Several restaurants scored in the 80s this week. (Photo: William Ross, Flickr)

Check out this week's restaurant scores. 

Nooga.com highlights any restaurant that scored a 90 percent or less, and there is explanation/context about the inspections at the end of this article.

Restaurant: Smokey Bones
Address: 2225 Gunbarrel Road 
Score: 90 
Critical issues: Yes. Two critical violations, including food contact surfaces not cleaned/sanitized.
Follow-up required: Yes 
Date of inspection: 12/15 

High score highlight 

Restaurant: Marco's Pizza

Address: 7794 East Brainerd Road 

Score: 100 

Notes: Sinks stocked

Restaurant: Innside Restaurant 
Address: 800 Chestnut St.
Score: 89 
Critical issues: Yes. One critical violation, which was not properly managing time or keeping records about when to throw out food that's been left out. 
Follow-up required: Yes 
Date of inspection: 12/12 

Restaurant: Scenic City Catering 
Address: 1309 Taft Highway 
Score: 89 
Critical issues: Yes. One critical violation, which was toxic substances not properly identified/stored/used. 
Follow-up required: Yes 
Date of inspection: 12/15 

Restaurant: Choo-Choo Bar-B-Que
Address: 902 Appling St. 
Score: Brought up from 88 to 98
Critical issues: No 
Follow-up required: No 
Date of inspection: 12/19 

Restaurant: Coyote Jack's Saloon
Address: 1400 Cowart St. 
Score: 88 
Critical issues: Yes. Two critical violations, including food not separated/protected.
Follow-up required: Yes 
Date of inspection: 12/16 

Restaurant: La Altena
Address: 314 W. Main St.
Score: Brought up from 89 to 94
Critical issues: No 
Follow-up required: No 
Date of inspection: 12/14 

Restaurant: Alleia
Address: 25 E. Main St.
Score: Brought up from 83 to 99
Critical issues: No 
Follow-up required: No 
Date of inspection: 12/16 

Restaurant: Mrs. B's Reggae Café 
Address: 3103 S. Broad St.
Score: 82 
Critical issues: Yes. Three critical violations, including a lack of proper cold holding temperatures.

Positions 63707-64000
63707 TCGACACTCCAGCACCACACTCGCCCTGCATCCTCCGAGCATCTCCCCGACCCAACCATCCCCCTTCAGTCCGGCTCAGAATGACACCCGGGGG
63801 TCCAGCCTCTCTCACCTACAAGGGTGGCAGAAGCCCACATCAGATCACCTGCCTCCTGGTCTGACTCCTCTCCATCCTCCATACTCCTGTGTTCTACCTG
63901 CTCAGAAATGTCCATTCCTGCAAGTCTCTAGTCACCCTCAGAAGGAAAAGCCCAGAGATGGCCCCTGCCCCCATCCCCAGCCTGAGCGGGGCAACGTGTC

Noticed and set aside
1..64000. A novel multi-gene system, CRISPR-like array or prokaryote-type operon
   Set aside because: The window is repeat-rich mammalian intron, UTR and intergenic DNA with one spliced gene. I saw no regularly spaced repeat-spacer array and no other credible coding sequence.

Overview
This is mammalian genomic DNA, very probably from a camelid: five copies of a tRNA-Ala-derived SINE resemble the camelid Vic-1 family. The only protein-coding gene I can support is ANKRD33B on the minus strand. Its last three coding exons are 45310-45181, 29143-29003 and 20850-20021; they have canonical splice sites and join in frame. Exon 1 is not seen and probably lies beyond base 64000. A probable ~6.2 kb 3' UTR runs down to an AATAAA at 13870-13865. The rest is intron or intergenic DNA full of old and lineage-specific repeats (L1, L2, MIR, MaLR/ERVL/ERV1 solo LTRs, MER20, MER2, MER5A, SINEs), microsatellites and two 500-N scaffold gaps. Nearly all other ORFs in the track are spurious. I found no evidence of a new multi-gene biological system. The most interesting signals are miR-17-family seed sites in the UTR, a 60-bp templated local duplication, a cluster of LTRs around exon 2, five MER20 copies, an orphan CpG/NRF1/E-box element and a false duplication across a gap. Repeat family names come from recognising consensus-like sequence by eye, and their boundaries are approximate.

Follow-up required: Yes 
Date of inspection: 12/9


About six people with the health department are responsible for inspecting everything from pools and schools to restaurants and special events, such as Riverbend.

Although the number fluctuates as businesses open and close, officials estimated there are about 1,700 restaurants in Hamilton County. Each one has two unannounced inspections a year.

The reports are divided into two sections—critical and noncritical. 

Violations in the critical categories likely demand a follow-up, unless operators can correct the situation right then. For violations that can't be resolved quickly, restaurants have 10 days to correct them. 

A follow-up report isn't totally representative of how a restaurant did, because they could have gotten a 70 the first time and then 10 days later corrected the problems and raised the score to a 90.

Members of the public often wonder why restaurants with low scores aren't immediately shut down, but inspectors can only do that if there is an "imminent health hazard," such as sewage backup. 

Another misconception is about "failing" grades. A score of 55 is bad, but the restaurant gets 10 days to bring it up. If the restaurant doesn't bring the score up, officials can initiate a closure process, although that is rare.